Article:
Research firm Cerulli Associates reports that retail client channel awareness on the topic of environmental, social, and governance (ESG) investing is growing, but warns that asset managers should focus on converting interest into investment opportunities.
The research identifies that the supply of investment products incorporating ESG factors is increasing, that home offices have bought into the idea of ESG investing, and that society’s awareness of ESG factors is trending upward; yet, actual investment is lagging. According to Cerulli’s latest report, this discrepancy lies somewhere between the adviser and the investor.
“There are several factors at play to help explain why financial advisers have not wholeheartedly adopted ESG mutual funds and exchange-traded funds (ETFs),” states Brendan Powers, senior analyst at Cerulli. “A sense that ESG strategies do not fit into client investment policy statements (26 per cent), negative impact on investment performance (24 per cent), and cost (19 per cent) top advisors’ reasons to not use ESG strategies.”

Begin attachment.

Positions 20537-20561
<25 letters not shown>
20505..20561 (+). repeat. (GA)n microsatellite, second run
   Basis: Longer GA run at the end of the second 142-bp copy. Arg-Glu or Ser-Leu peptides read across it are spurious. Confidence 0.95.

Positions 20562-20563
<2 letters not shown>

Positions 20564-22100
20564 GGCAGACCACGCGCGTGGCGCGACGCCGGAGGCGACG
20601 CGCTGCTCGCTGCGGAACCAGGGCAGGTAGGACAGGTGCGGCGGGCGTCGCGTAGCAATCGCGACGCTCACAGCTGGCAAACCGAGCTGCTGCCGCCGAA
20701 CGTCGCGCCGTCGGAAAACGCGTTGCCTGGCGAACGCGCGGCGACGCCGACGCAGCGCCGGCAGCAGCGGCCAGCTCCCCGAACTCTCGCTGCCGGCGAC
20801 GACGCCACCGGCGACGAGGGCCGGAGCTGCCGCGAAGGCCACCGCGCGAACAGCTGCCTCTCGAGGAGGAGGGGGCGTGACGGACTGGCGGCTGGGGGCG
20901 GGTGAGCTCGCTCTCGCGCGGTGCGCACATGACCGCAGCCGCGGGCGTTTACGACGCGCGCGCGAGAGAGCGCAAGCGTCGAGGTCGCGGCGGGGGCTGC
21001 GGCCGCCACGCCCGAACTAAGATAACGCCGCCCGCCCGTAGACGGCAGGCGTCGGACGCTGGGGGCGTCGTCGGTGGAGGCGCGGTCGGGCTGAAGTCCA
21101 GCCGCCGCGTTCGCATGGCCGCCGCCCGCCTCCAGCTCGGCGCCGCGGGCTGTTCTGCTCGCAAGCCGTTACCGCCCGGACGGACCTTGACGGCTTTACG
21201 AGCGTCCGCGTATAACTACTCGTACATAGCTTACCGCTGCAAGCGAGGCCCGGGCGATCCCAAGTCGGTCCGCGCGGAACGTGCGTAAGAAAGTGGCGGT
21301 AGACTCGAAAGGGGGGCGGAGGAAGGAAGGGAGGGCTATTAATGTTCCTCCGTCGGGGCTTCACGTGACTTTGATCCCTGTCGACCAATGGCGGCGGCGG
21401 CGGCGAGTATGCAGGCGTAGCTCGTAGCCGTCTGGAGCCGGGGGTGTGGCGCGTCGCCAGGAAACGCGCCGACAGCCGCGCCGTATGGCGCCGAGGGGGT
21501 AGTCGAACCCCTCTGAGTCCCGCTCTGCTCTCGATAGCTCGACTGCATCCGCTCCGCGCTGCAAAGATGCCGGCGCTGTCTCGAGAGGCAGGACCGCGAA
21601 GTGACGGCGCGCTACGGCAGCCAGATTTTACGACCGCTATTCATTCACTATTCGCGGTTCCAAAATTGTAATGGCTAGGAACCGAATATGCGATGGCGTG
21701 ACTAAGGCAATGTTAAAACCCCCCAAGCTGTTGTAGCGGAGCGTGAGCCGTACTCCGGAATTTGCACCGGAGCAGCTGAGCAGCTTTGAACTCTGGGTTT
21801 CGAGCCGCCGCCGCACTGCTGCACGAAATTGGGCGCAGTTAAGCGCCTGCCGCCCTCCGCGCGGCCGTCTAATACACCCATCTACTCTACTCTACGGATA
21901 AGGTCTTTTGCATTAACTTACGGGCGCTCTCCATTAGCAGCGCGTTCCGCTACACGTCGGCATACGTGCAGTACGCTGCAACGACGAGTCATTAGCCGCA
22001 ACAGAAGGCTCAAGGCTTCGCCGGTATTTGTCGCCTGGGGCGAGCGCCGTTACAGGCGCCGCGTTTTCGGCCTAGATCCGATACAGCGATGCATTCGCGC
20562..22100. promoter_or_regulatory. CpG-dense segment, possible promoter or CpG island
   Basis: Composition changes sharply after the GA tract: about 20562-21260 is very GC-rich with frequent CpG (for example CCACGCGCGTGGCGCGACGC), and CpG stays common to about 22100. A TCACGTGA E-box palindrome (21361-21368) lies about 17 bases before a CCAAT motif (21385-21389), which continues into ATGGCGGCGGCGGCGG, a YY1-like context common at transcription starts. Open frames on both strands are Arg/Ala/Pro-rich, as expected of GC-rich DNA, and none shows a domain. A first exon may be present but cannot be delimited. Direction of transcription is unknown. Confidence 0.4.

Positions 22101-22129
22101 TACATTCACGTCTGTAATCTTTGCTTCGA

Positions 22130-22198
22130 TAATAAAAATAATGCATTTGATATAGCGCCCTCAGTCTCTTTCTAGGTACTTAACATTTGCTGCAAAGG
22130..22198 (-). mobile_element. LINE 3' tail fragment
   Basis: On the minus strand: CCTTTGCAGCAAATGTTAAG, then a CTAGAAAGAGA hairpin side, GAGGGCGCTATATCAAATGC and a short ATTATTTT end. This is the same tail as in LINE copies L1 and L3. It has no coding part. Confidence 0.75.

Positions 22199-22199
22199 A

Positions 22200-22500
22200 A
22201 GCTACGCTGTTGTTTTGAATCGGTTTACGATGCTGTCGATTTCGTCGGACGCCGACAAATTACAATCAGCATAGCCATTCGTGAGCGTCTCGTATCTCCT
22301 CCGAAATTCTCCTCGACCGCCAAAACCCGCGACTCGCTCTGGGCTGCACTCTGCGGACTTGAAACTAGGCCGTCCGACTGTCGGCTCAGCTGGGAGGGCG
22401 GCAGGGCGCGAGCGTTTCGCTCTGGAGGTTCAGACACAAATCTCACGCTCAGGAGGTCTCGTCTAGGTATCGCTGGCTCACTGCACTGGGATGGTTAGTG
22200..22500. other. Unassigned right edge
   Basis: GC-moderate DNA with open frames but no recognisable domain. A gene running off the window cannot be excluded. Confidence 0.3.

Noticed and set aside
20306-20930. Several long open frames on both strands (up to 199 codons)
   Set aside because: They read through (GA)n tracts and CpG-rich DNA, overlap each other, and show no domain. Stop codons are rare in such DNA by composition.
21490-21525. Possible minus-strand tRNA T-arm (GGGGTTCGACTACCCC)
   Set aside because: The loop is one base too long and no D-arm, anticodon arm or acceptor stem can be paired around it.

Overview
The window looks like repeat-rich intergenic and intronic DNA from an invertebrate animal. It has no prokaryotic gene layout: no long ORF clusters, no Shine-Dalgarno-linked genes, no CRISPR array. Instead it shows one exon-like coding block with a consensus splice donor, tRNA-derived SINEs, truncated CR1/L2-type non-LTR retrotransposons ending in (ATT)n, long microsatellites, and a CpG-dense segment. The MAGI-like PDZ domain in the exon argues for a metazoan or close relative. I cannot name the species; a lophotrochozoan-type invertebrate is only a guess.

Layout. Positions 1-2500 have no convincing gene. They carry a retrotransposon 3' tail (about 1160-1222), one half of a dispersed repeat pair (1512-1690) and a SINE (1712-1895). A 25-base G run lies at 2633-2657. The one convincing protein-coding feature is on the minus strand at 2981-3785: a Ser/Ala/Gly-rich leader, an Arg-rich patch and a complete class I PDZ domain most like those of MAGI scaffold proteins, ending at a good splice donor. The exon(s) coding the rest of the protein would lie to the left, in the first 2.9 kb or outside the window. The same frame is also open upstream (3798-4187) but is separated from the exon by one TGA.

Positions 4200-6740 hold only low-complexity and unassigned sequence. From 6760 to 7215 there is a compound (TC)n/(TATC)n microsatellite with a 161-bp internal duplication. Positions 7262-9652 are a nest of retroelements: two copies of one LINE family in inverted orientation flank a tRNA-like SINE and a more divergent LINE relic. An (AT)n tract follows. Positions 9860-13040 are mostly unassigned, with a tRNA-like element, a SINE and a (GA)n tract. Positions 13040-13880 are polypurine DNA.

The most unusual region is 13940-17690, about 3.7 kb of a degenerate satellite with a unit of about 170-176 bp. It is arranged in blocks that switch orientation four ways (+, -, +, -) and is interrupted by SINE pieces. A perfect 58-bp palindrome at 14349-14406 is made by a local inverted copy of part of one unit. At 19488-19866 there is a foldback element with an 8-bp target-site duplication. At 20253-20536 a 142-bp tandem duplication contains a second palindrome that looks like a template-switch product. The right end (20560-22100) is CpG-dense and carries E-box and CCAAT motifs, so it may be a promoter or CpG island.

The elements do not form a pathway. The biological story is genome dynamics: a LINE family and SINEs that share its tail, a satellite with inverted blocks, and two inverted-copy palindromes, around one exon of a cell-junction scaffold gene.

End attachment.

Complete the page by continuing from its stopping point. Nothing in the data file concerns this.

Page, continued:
Adviser demographics may also be a factor. According to Powers, “Advisors are aging. Roughly 36 per cent plan to retire within the next 10 years. With retirement in reach, these advisors are less likely to rethink how they manage client assets and are less likely to adopt strategies that incorporate ESG factors, especially if they have trouble understanding them.”
Based on investor interest and asset manager/home-office efforts, Cerulli believes the key to ESG investment product adoption lies with the adviser. To grow adviser mindshare, Cerulli recommends that asset managers help advisers understand how to use ESG in client portfolios and then educate them, so they feel comfortable talking about the subject. To address concerns about performance, managers will need to demonstrate ESG strategies provide market-level performance as their new products begin to accumulate track records.
“Data-driven educational material and more hands-on training will ultimately be what’s required. This effort will necessitate cooperation from asset managers supplying the product and their distribution partners (eg, broker/dealer home offices, registered investment advisor custodians) that have built out the platforms for advisors to access the strategies,” Powers suggests. “Moreover, the advisor should have the necessary training to break down complex investment products and help their clients understand them. Therefore, helping them apply these skills to talk about ESG strategies with their clients will be essential. Investor education should be a focus too, preferably through broader, more scalable digital marketing channels.”